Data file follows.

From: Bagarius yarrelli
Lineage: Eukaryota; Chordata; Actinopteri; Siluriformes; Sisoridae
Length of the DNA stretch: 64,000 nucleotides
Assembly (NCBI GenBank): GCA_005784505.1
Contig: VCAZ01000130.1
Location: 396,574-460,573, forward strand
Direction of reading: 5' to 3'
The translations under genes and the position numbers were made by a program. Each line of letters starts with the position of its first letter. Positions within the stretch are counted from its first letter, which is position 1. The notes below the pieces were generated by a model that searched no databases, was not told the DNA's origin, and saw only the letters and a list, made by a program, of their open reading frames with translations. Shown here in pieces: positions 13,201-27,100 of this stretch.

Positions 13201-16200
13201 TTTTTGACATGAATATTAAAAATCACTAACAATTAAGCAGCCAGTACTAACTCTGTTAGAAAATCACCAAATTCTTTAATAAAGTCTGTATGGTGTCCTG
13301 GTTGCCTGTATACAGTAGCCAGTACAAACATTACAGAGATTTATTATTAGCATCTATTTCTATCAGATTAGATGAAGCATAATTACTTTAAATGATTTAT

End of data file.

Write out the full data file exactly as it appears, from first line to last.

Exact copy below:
From: Bagarius yarrelli
Lineage: Eukaryota; Chordata; Actinopteri; Siluriformes; Sisoridae
Length of the DNA stretch: 64,000 nucleotides
Assembly (NCBI GenBank): GCA_005784505.1
Contig: VCAZ01000130.1
Location: 396,574-460,573, forward strand
Direction of reading: 5' to 3'
The translations under genes and the position numbers were made by a program. Each line of letters starts with the position of its first letter. Positions within the stretch are counted from its first letter, which is position 1. The notes below the pieces were generated by a model that searched no databases, was not told the DNA's origin, and saw only the letters and a list, made by a program, of their open reading frames with translations. Shown here in pieces: positions 13,201-27,100 of this stretch.

Positions 13201-16200
13201 TTTTTGACATGAATATTAAAAATCACTAACAATTAAGCAGCCAGTACTAACTCTGTTAGAAAATCACCAAATTCTTTAATAAAGTCTGTATGGTGTCCTG
13301 GTTGCCTGTATACAGTAGCCAGTACAAACATTACAGAGATTTATTATTAGCATCTATTTCTATCAGATTAGATGAAGCATAATTACTTTAAATGATTTAT